AFAF2022 Art Collectors Talk ‐ how to build a collection and enjoy the fair ‐

In advance of ART FAIR ASIA FUKUOKA 2022, we gathered three collectors. They talked about what to look for at the fair, how to choose works to collect, and other know-how to enjoy the art fair more in the form of interviews.


interviewee(honorifics omitted)

Hiroshi Kamei

Takahumi Kumano

Kenichi Kuroki

Interviewer:Shintaro Sumimoto


-Please briefly introduce yourself and tell us about your collector history.


Kamei)I am an animation producer at a broadcast station.I bought my first one the year I started working and have been a collector for about 12 years now!


Kumano)I work for a company called CAMPFIRE, and I am actually in charge of crowdfunding for this AFAF.I started my collecting career in 2019, so I will soon be entering my fourth year.


Kuroki)I live in Tokyo, Japan, in Takaido, Suginami Ward.I work for a toy manufacturer as an office worker.I started my collection in 2011, so this will be my 11th year.


-What got you interested in art?


Kumano)My origin in art is Jan Švankmajer, an artist I fell in love with when I was in high school.My interest in Švankmajer expanded to "fin de siècle" art such as Klimt and Redon, and I majored in art history in college.

When Mr.Kamei and I were university students in the late 2000s, many books on contemporary art by Takashi Murakami and Tomio Koyama were published and new artists were emerging with great vigor.In this atmosphere, my interest in contemporary art gradually grew stronger.


Kamei)Since I was a student, I have enjoyed visiting art galleries and museums. One of the most memorable was the Jeff Koons exhibition at the Palace of Versailles. As a backpacker, I went to many places and saw many works of art, but Jeff Koons' exhibition had a far greater impact on me than Leonardo da Vinci's ”Mona Lisa” at the Louvre. Later, when I moved to Tokyo for work, I began visiting museums and galleries that dealt with contemporary art.


Kuroki)I clearly remember the year I became interested in art, 2001. At that time, the Internet was not widespread enough and it was still the age of magazines. I was interested in fashion and often read fashion magazines, and one magazine had a special issue on the collaboration between Junya Watanabe Comme des Garçons and Yayoi Kusama. As I turned the pages of the special issue, I was surprised to see a woman with strong eyes, Yayoi Kusama herself. It was as if she jumped out of the magazine. I liked fashion and read magazines, but I was shocked by how powerful she was. This was the first time I became interested in art.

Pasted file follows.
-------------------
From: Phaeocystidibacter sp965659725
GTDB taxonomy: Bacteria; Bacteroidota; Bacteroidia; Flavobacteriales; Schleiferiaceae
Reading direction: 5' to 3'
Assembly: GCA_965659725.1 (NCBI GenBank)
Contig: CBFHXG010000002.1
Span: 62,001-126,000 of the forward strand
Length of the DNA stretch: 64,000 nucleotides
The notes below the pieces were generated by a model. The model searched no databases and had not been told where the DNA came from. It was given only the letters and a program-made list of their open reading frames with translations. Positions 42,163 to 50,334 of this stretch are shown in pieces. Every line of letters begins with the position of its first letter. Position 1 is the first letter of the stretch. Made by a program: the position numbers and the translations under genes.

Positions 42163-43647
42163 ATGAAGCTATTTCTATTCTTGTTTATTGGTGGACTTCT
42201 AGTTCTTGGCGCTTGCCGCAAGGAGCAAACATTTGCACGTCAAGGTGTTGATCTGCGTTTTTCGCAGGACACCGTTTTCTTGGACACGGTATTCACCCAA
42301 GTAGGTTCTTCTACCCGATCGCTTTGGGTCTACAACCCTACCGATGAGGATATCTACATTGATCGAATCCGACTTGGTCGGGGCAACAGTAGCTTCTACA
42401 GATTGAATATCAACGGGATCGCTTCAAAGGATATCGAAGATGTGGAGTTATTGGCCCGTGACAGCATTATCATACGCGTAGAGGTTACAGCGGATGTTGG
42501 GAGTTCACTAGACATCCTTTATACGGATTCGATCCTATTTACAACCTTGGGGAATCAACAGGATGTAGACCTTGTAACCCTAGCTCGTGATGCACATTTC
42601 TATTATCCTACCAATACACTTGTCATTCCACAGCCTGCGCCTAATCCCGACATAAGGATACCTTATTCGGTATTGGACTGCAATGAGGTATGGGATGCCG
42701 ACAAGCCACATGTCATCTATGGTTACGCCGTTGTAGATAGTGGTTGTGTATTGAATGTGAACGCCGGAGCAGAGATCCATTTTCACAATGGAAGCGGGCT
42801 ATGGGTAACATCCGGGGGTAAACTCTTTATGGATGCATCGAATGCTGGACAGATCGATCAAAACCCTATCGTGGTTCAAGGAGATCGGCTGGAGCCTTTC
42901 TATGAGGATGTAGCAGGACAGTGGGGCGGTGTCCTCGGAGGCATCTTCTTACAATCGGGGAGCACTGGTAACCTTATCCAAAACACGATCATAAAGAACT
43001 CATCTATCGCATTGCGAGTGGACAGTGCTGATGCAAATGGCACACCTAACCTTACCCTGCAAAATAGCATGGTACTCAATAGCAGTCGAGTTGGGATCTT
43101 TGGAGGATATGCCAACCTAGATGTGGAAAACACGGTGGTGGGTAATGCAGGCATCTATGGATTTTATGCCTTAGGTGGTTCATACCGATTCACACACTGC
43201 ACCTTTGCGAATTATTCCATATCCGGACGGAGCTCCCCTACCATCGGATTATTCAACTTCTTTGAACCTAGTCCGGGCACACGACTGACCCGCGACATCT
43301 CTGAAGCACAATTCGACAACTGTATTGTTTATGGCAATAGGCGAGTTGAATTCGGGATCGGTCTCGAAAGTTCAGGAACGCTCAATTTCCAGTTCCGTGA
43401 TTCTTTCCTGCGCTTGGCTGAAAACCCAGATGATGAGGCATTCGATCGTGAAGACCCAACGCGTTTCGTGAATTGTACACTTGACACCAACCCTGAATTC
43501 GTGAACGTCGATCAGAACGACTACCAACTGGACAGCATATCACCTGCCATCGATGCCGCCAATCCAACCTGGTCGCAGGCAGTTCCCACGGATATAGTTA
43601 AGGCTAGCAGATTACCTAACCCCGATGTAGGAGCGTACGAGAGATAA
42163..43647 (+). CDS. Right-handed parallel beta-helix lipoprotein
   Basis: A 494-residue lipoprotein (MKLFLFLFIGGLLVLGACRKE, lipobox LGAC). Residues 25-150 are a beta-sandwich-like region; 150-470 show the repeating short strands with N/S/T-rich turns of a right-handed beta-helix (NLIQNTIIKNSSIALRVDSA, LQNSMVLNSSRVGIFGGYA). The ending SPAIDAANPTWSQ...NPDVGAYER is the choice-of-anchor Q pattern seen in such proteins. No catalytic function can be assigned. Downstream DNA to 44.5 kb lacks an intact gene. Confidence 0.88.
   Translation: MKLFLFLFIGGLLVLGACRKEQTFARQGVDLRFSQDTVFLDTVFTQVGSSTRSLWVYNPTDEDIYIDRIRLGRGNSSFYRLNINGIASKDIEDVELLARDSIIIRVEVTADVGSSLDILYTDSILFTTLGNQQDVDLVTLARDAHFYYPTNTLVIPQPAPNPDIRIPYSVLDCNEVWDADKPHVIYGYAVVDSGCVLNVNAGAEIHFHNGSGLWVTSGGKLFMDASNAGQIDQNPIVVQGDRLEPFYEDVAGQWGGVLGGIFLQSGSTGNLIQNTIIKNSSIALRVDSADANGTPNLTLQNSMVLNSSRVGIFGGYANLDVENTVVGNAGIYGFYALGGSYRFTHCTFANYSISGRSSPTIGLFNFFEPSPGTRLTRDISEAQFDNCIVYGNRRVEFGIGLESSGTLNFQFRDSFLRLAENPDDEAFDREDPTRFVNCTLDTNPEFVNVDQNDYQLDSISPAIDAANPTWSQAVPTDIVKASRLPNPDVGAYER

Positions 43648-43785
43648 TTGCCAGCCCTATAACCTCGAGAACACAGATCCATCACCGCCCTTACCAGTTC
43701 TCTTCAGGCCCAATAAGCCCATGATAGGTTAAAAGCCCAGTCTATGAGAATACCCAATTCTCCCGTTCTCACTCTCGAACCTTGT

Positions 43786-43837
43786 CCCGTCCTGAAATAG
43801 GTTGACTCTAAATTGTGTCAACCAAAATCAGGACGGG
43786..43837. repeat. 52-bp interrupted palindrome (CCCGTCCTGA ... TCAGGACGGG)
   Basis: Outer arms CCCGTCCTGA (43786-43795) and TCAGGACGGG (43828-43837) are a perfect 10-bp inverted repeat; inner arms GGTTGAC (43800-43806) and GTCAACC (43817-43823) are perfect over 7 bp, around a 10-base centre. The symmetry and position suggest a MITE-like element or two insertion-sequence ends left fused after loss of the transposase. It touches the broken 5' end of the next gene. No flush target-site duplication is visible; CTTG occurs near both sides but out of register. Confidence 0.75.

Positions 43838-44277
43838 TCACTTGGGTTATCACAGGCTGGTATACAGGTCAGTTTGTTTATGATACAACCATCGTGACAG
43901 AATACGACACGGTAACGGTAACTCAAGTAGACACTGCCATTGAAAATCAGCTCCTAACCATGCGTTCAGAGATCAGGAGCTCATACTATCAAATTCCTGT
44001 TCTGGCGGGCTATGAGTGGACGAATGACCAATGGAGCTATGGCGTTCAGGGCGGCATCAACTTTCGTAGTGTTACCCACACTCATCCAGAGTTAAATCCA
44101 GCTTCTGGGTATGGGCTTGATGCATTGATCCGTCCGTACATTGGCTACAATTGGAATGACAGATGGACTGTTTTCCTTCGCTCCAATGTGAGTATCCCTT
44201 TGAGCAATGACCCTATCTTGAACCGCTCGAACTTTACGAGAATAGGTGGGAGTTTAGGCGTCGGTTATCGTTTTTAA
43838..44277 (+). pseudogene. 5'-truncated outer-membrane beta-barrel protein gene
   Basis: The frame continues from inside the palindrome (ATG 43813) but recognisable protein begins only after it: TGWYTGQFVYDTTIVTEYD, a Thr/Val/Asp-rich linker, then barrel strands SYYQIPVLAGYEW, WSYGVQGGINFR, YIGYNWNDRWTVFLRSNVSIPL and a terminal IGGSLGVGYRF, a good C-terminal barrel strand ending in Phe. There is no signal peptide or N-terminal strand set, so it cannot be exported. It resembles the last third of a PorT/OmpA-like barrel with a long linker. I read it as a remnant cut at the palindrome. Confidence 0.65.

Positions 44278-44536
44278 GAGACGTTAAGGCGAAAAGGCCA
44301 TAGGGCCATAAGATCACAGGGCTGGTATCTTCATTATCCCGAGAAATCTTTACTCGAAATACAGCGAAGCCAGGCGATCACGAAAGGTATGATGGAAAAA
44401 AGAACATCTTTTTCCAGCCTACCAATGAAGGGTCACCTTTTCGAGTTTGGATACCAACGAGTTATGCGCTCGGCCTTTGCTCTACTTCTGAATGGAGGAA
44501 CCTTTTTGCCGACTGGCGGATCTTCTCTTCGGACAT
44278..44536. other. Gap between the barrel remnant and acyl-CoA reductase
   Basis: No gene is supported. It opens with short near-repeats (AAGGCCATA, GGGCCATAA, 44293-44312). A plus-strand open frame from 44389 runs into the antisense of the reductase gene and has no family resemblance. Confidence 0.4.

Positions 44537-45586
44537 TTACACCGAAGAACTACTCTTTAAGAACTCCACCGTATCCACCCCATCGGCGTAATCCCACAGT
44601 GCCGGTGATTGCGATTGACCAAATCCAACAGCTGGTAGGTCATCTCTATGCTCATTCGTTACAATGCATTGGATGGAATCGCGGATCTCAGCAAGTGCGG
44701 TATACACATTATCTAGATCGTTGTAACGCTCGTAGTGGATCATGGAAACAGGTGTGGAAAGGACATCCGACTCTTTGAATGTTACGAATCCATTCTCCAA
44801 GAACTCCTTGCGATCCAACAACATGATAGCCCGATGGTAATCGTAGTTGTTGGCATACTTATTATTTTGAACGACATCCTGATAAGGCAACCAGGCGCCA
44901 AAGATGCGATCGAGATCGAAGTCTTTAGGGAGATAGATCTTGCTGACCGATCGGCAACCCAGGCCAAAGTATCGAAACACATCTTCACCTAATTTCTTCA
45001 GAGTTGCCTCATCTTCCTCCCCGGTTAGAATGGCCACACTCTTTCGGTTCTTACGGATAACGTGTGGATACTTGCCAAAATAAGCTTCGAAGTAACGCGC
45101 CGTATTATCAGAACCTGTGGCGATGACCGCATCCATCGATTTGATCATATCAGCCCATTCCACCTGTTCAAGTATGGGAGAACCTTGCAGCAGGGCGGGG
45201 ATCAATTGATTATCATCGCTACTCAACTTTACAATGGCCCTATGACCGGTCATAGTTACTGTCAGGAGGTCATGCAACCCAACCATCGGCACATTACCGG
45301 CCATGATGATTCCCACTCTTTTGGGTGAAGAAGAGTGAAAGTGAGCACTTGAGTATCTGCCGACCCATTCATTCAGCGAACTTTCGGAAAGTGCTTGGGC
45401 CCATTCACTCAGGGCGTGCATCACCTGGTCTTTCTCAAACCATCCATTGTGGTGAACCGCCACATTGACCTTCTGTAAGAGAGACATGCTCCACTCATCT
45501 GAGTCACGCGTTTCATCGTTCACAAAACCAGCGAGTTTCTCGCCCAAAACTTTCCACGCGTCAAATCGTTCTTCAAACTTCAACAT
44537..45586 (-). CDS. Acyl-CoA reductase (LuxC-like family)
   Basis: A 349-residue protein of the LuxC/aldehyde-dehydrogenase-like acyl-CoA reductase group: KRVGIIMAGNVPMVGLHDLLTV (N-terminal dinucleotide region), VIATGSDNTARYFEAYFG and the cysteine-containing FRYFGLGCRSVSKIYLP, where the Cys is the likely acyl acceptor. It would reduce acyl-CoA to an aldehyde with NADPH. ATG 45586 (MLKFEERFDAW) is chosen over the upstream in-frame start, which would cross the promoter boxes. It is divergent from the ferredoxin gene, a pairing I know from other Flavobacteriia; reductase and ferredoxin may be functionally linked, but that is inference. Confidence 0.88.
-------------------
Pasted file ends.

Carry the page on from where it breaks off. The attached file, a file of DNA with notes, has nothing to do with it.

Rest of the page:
-How did you start collecting and what was your first collection?


Kamei)I did not go to the gallery because I wanted to buy something, but when I happened to see an exhibition at a gallery I entered, I was fascinated by the works of Sato Makoto displayed there, and I used all my savings to purchase two pieces. The fact that Mr. Sato was the same age as me was probably one of the major factors in my decision to collect. One of the attractions of collecting contemporary art is that the artists are still alive and you can look at their careers from a contemporary perspective. My first collection was of Mr. Sato, who was the same age as me, so it is very enjoyable to feel as if I am walking alongside him in his career.


Kumano)The first time I began to consider purchasing artwork was when I purchased my home. I purchased the house with the intention of renovating it, and as I was working on it, I remembered that I wanted to display some artwork. At first, I thought that ukiyoe prints and Japanese paintings would be more compatible with my home, since it is located in the area known as "Kanazawa Hachikkei," which was painted by Hiroshige Utagawa, an ukiyoe artist from the end of the Edo period.

When it came time to start collecting, I realized that I still did not have enough knowledge of art. Therefore, from that time until I purchased my first piece, I spent about a year looking around at different galleries. One gallery had introduced an online art marketplace, "Oil by Art Techo," and was holding an exhibit where prices could be easily checked online. I purchased a piece of drawing by Rikako Kawauchi, who was exhibiting here, because it was within my budget and because I felt something emanating from its rawness and inside. I thought that this gallery would be a good partner for us in the future. Perhaps the most important factor was that I had a gut feeling that this gallery would be a good partner for us in the future.


Kuroki)I started my collection in 2011, the year of the earthquake. I happened to be in China for work, so I was not experience it firsthand, but the horror of that time left a deep impression on me. The same year, I had the opportunity to visit Naoshima, and the first thing visitors see at the port of Naoshima are Kusama's pumpkins. When I saw it, I felt a sense of relief from the sense of being so deeply involved in the work. I experienced that the fear and scars from the earthquake were healed by seeing the artwork. Luckily, a postcard-sized drawing by Kusama became my first collection.


-Has anything changed in your life since you started collecting?